The Story of St. James

The roots of St. James go back to 1874.  Savannah Morning News reported “the arrival of Benedictine Monks who would erect a school on a tract of land on Skidaway Island for the education of colored members”, (Priest Landing), and on the Isle of Hope a novitate and chapel were established on land donated by Doctor Stephen Dupon.  Yellow fever took the lives of all but one (1) nine months later.

The Benedictine Fathers returned in 1877 to Our Lard of Good Hope Chapel, and served the community until 1888.  The monks returned again in 1908 to the chapel, and staffed it until the early 1970′s when diocesan priests assumed responsibility.  The Chapel was renovated on its 100th Anniversary by the parishioners, and is used for special occasions.

Due to the post-war growth of the City of Savannah, Father Terrence Kiernan, OSB, a teacher at Benedictine High School and priest in charge of Our Lady of Good Hope Chapel (located in Isle of Hope) recognized the need for a church closer to newly developing suburbs.  Thus in 1949 the Diocese of Savannah-Atlanta purchased the land with a legacy left by Father Louis Rice of Philadelphia.  Father Terrence blessed it on July 25. 

A surplus Air Force chapel was moved to the site and the first Mass at the
Mission Chapel of Saint James the Less was celebrated on Christmas Day in 1949. The chapel was razed in 1989 to clear the land for building the present church. Saint James was established officially as a parish on August 15, 1956 and  Fr. John Toomey became the first pastor. In the succeeding decades many pastors have served the Saint James Parish and have moved on to assume other important duties in the diocese.  The chapel at Isle of Hope was designated a Mission of Saint James. This historic chapel is now used for Mass on the first Sunday of each month.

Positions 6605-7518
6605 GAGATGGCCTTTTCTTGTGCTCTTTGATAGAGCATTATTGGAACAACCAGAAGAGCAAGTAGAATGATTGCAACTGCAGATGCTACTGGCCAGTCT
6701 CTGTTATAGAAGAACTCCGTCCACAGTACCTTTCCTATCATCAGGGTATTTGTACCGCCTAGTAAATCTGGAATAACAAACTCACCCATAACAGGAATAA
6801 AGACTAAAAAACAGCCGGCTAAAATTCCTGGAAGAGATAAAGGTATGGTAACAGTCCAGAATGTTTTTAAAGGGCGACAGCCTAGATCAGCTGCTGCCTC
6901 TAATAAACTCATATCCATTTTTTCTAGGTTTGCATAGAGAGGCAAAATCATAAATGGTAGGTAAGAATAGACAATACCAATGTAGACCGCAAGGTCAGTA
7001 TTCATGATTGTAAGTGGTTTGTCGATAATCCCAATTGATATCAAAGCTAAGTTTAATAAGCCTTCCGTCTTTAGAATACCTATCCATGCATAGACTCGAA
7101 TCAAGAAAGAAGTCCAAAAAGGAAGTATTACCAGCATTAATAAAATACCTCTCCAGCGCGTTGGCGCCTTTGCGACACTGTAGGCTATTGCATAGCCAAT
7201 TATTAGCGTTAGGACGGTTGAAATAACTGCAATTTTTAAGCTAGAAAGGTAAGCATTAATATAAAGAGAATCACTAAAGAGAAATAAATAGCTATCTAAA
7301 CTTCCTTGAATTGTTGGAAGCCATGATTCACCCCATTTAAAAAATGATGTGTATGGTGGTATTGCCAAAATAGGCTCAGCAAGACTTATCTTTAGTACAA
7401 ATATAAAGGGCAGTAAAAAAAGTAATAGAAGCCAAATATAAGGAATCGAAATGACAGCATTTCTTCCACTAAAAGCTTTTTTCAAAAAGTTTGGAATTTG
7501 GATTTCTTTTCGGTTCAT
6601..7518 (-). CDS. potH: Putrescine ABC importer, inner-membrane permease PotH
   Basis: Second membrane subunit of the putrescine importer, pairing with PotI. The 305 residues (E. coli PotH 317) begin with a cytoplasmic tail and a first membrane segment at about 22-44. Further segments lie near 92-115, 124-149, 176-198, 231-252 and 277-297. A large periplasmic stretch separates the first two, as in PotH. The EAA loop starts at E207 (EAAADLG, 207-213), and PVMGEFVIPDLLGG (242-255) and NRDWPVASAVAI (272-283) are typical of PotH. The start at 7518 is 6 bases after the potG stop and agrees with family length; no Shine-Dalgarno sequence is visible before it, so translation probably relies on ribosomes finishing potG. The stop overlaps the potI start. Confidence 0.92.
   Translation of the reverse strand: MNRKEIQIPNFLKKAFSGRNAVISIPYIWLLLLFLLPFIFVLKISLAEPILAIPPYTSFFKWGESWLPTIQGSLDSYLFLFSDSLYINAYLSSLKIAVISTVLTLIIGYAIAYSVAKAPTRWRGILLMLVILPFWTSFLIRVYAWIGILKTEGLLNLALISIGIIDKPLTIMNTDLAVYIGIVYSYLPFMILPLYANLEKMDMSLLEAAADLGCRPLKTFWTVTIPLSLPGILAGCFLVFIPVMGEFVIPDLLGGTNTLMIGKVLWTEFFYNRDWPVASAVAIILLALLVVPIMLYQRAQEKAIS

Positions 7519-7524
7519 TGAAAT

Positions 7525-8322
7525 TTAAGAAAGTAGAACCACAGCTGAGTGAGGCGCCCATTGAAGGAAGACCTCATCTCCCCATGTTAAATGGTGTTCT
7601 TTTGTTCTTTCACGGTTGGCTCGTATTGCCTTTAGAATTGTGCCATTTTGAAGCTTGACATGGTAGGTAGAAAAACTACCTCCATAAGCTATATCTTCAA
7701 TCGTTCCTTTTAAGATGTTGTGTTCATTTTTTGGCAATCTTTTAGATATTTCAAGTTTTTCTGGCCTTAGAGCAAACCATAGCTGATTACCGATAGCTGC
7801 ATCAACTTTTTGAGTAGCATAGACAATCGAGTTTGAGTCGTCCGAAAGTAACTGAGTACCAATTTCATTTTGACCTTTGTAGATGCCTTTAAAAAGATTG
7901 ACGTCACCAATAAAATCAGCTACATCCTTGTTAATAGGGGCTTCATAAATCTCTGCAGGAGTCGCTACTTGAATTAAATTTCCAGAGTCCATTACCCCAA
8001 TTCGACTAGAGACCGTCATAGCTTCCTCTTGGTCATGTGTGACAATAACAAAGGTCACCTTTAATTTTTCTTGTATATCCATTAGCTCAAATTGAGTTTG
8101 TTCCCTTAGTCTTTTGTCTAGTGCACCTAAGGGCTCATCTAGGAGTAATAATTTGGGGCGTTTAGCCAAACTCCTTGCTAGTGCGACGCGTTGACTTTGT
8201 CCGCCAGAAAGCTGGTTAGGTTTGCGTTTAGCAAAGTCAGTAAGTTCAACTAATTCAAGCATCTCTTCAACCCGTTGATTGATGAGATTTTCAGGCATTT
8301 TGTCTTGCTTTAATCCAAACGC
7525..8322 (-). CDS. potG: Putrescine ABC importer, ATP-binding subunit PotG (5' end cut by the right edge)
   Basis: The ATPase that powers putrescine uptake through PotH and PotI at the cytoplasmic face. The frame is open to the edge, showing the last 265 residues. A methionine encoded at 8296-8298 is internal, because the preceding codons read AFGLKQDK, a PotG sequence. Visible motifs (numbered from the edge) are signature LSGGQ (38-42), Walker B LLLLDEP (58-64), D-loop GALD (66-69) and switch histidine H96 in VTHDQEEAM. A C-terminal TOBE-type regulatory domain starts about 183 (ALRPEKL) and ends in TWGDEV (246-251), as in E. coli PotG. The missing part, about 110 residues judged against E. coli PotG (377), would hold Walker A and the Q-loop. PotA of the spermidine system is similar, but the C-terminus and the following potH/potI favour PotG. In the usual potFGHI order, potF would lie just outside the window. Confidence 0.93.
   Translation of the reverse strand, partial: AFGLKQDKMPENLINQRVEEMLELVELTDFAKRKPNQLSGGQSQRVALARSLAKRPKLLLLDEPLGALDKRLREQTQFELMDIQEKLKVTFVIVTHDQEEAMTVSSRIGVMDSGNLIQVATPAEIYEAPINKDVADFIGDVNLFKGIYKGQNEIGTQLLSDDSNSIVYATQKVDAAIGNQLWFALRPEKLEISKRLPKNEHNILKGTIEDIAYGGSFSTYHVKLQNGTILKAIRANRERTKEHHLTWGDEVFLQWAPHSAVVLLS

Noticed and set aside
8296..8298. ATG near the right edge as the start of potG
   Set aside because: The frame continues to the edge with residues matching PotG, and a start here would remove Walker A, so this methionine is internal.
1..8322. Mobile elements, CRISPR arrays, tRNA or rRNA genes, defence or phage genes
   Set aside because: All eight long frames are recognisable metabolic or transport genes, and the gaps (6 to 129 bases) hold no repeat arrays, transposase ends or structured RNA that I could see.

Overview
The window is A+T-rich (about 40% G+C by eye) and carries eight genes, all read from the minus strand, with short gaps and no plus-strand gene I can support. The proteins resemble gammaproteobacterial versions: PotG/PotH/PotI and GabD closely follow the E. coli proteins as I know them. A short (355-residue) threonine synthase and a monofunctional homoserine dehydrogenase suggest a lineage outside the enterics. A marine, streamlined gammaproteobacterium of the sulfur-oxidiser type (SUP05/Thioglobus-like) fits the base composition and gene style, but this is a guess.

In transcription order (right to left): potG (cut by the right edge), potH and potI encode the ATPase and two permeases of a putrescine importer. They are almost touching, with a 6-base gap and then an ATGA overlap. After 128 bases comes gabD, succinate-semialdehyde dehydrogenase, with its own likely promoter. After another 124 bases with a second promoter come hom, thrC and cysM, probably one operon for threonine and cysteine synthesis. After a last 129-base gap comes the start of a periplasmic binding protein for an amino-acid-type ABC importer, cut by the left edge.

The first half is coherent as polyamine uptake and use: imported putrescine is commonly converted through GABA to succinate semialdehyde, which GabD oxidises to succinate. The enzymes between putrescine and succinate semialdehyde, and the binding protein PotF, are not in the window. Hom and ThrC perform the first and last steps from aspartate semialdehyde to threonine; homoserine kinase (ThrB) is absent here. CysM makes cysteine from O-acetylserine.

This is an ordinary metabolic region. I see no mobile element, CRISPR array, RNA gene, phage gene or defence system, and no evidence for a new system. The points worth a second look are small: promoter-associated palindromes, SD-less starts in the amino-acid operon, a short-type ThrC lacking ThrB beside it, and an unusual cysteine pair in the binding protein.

Families mean children, and Sunday School classes were taught by the Saint Joseph Sisters from Sacred Heart beginning in 1951.  In September, 1956, a school and convent were built, staffed by the Immaculate Heart of Mary Sisters under Mother Marie Antoinette, with an enrollment of 215 students.  In June of the same year Father John D. Toomey was appointed the first Pastor, and the parish of Saint James was officially established on August 15, 1956, the Feast of Assumption. 

In that same month and year, a dream became a reality.  Saint James Catholic School opened as fou Sisters, Servants of the Immaculate Heart of Mary, arrived and began their pioneering efforts in Savannah.  Dedication of the school and convent took place in January 1957.

Our pride in the present and our hope for the future reflects an appreciation of the past and those priests, sisters, and lay people who have make Saint James a vibrant and important lifeline in the dioceses and community.

Saint James the Less ~ Our Patron Saint

Saint James, sometimes called the Less, was a relative of Jesus, son of Alphaeus, and a cousin of Saint Jude.  He is called the Less because he was called by Jesus after the other James, not because he was any less important.  He wrote an epistle, which can be found in the New Testament.  His mother Mary was at the cross when Jesus was crucified.   He became the first Bishop of Jerusalem and presided over the Church there while the other Apostles went forth preaching the Gospel. Athough not given much attention in the Gospel narratives, James received a special appearance from Christ after His resurrection.

James, along with Peter, welcomed the newly converted Paul.  When Peter escaped from prison in Jerusalem, he expressly ordered that the news be brought to James.  St. Paul refers to James, Peter, and John as “the Pillars” of the Church (Galatians 2:9).  When the Council of Jerusalem decided that Gentile Christians need not be circumcised, James formulated the decision. His piety ws also admired by the Jews, who called him “the Just”.

He is said to have led a prayerful life of penance.  In the year A.D. 62, he was arrested by Jewish officials.  He was thrown from a pinnacle of a temple roof then clubbed and stoned when the fall did not kill him, leading to the common iconography of James holdinga club.

His feast day (shared with St. Philip) used to be on May 1st.  It is now on May 11th.